Confusion about Sexuality
On Wednesday Damon Linker in The Week proposed that Pope Francis is "effectively promulgating two truths". He rightly asserts that Pope Francis is implicitly affirming the official doctrine while subtly undermining it with a less stringent pastoral teaching. Instead of seeking to change the underlying rules, which would risk divisiveness and even schism, he shows that it's perfectly alright for a priest or layperson to diverge from or ignore the rule in the name of welcoming as many people as possible to Christ's church.
Linker reckons that Pope Francis is playing a very craft long game to change doctrine:
But I think the pope's strategy for a longer game displays greater psychological acuity — and Machiavellian cunning. Francis may be betting that once the church stops preaching those doctrines that conflict most severely with modern moral norms, the number of people who uphold and revere them will decline rapidly (within a generation or two). Once that has happened, officially changing the doctrine will be much easier and much less likely to provoke a schism (or at least a major one) than it is in the present.The article is prompting by a report last Friday that Juan Carlos Cruz, a Chilean victim of sexual abuser Fr. Fernando Karadima, told the Spanish newspaper El Pais that Pope Francis told him that it did not matter that he was gay. He said the pope told him, “God made you like that and he loves you like that and I do not care.”
These comments are obviously hugely controversial as they contradict Catholic doctrine on homosexuality. Of course, the secular media immediately jumped on the report reporting the comments as a “major shift” in Catholic teaching.
Sadly the Vatican has not confirmed or clarified the remarks Cruz attributed to Pope Francis.
This led to this from Michael Voris at Church Militant:
Pretty much the next day, news came out of Pope Francis expressing concern about homosexual seminarians. He particularly singled out individuals with “deep-seated tendencies” or who practice “homosexual acts”, yet who want to enter the seminary.
In these cases, “if you have even the slightest doubt it's better not to let them enter,” Francis said, according to Vatican Insider, because these acts or deep-seated tendencies can lead to scandals and can compromise the life of the seminary, as well as the man himself and his future priesthood.
Pope Francis' comments were made during the opening May 21 session of the 71st general assembly of the Italian bishops' conference and faithfully reflect the Church's teaching on the topic, even though Bishops of England and Wales have publicly contradicted this (see this statement from -the then Father- Bishop Marcus Stock). Also some background information on what prompted this ruling here.
In the 2016 edition of the Congregation for Clergy's ratio on priestly formation, the dicastery had written that “in relation to people with homosexual tendencies who approach seminaries, or who discover this situation in the course of formation, in coherence with her own magisterium, 'the Church, while profoundly respecting the persons in question, cannot admit to the seminary or to holy orders those who practise homosexuality, present deep-seated homosexual tendencies or support the so-called “gay culture”.'”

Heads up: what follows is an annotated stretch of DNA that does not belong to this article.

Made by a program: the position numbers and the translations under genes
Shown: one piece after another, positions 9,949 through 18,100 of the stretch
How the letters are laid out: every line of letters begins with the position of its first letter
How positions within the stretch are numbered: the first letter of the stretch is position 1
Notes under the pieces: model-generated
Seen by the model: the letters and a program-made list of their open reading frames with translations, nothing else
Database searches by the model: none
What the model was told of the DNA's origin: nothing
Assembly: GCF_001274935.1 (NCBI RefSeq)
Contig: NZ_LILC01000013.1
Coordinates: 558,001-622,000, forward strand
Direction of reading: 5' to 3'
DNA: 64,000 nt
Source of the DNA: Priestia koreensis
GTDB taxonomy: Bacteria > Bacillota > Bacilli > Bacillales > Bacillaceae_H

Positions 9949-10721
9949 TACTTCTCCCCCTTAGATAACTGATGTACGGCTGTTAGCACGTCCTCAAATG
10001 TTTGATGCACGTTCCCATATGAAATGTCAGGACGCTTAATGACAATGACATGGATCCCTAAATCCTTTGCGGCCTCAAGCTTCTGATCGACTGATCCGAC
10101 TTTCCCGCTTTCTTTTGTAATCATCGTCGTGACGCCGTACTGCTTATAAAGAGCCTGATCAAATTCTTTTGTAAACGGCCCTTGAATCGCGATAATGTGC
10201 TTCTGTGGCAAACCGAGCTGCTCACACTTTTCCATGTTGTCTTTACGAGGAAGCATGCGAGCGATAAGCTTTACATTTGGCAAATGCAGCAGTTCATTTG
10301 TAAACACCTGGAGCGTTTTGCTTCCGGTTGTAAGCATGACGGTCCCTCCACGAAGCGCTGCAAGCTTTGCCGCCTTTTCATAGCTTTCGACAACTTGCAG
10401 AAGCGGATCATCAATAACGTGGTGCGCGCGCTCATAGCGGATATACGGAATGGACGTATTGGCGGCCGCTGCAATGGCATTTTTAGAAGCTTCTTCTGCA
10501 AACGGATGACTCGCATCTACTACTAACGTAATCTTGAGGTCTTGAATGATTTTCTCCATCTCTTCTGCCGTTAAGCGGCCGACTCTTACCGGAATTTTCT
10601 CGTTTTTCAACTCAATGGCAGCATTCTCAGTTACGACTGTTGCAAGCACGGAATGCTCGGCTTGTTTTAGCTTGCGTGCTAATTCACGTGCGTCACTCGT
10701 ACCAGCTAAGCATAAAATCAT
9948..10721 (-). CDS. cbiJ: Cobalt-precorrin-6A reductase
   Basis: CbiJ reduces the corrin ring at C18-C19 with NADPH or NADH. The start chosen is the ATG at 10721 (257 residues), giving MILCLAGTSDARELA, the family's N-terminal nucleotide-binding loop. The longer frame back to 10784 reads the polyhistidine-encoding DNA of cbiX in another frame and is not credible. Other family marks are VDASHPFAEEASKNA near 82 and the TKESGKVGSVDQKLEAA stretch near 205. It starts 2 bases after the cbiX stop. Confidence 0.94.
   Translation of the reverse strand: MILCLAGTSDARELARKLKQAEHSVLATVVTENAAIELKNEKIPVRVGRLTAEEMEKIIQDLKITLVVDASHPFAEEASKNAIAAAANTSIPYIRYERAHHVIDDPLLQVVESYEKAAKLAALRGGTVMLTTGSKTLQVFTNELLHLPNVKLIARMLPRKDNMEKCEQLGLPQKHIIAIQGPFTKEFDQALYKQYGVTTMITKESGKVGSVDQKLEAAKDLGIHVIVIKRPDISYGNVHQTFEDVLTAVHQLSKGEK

The ratio quoted from the Congregation for Catholic Education's 2005 instruction “Concerning the Criteria for the Discernment of Vocations with regard to Persons with Homosexual Tendencies in view of their Admission to the Seminary and to Holy Orders.”
The instruction noted that those who practise homosexuality, present deep-seated homosexual tendencies, or support the gay culture “find themselves in a situation that gravely hinders them from relating correctly to men and women. One must in no way overlook the negative consequences that can derive from the ordination of persons with deep-seated homosexual tendencies.”
Fr. Thomas Petri, OP explained to CNA the Church's position on homosexuality after Pope Francis' reported erroneous remarks, stressing Sexual attraction does not define identity.
"while [God] may love every person, he does not love the things we do that separate us from him and harm our dignity as his children,”What is interesting is that this is precisely the kind of behaviour which is catalogued as classic "Peronism". Contradicting statements, failure to clarify, agreeing with everyone regardless of whether their positions conflict.
The second statement could be a trap a bit like the one that appeared to be set for Cardinal Burke concerning Freemasons in the Order of Malta. The idea could be to find out which bishops will actually act on this and then “deal with them”. Or it could be a move to take the sting out of his private comments to Cruz without actually addressing it directly.
Or it could all just be the mess that it appears to be. And ultimately, it seems to me that is the problem. This papacy is just so confusing, the net result can only be, as as Fr Longnecker pointed out recently:
Pope Francis is undermining his own ministry and that of the papacy.I am a Catholic because Jesus promised us truth that would set us free. It is not always easy to following the hard truths that the Church teaches. It would be much easier not to and to just go along with everyone else. But I know it is true as Sarah Ward inspiringly told the conference in Rome last week. If we prevaricate about this truth, people will recognise that we are weak and unsure and they will see no value in Catholic thinking and living. This sort of thing only serves to undermine the Gospel message. Nothing else.